- ?Lv 71 十年 前最佳解答
In the 18th century in the town of Königsberg, Germany, a favorite pastime was walking along the Pregel River and strolling over the town's seven bridges (Fig. 1). During this period a natural question arose: Is it possible to take a walk and cross each bridge only once? Before reading further, can you determine the answer? This question was solved by the Swiss mathematician Leonard Euler. His solution was the beginning of network theory.
Euler represented the four land areas of Königsberg (A, B, C, and D in Figure 2) as four points and the seven bridges as seven lines joining these points. For example, the island of Kneiphoff (A) can be reached by five bridges, and in the diagram in Figure 2 there are five lines to point A. The three lines from point D represent three bridges, etc. This kind of diagram is called a network graph, or more simply, a network. Notice that Euler was concerned not with the size and shape of the bridges and land regions but rather with how the bridges were connected.
A network is a collection of points, called vertices, and a collection of lines, called arcs, connecting these points. A network is traversable if you can trace each arc exactly once by beginning at some point and not lifting your pencil from the paper. The problem of crossing each bridge exactly once reduces to one of traversing the network representing these bridges.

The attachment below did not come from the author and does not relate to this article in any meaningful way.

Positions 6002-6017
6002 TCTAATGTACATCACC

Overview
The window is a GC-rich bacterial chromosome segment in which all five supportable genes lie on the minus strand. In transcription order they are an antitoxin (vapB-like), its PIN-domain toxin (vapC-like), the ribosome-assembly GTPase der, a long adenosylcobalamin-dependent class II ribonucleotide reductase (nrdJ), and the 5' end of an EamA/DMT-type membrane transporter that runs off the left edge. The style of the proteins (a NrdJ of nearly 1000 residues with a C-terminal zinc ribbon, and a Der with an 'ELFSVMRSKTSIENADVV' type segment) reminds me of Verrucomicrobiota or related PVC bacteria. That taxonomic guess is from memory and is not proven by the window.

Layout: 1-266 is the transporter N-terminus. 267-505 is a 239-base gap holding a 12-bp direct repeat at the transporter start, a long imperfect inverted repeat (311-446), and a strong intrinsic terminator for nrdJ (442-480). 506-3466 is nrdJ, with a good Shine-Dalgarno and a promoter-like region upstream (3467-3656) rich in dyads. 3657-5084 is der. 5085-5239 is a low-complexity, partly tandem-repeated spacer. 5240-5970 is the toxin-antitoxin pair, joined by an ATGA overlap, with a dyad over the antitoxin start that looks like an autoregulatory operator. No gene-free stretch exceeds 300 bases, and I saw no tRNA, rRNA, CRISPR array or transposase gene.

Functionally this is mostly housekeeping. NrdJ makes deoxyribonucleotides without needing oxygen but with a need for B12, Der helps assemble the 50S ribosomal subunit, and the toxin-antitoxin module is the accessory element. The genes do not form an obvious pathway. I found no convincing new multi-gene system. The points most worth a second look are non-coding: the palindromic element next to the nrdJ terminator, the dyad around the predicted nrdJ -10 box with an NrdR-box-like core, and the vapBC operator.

Euler made the remarkable discovery that whether a network is traversable depends on the number of odd vertices. In the Königsberg network, there are an odd number of arcs at point A, so A is called an odd vertex. If the number of arcs meeting at a point is even, the point is called an even vertex. Euler found that the only traversable networks are those that have either no odd vertices or exactly two odd vertices. Since the Königsberg network has four odd vertices, it is not traversable. Therefore, it is not possible to take a walk over the bridges of Königsberg and cross each bridge only once.
Which of the following networks are traversable?
Solution Network 1 has two odd vertices, so it is traversable. Network 2 has no odd vertices, so it is traversable. Networks 3 and 4 have four and six odd vertices, respectively, so they are not traversable.
We now know how to determine if a network is traversable. But is it possible to predict where you ought to begin in order to trace the network exactly once, and where you will end up? The following example considers this problem.
1. A network with exactly two odd vertices is traversable. Either odd vertex may be the beginning point, and the other odd vertex is the ending point.
2. A network with no odd vertices is traversable. Any vertex may be the beginning point, and the same vertex will also be the ending point.
3. A network with more than two odd vertices is not traversable.
- 1 十年 前
Hi, 我試着回答一下, traversable network 意思是有一個圖案, 如果你可以一筆就把它畫出來, 又不翻筆 (即是在畫過的地方再畫) 那個圖案所代表的就是 traversable network. 要注意啊! 畫的時候是不可以拿起筆的.
A & B 都是 traversable, 其他沒研究.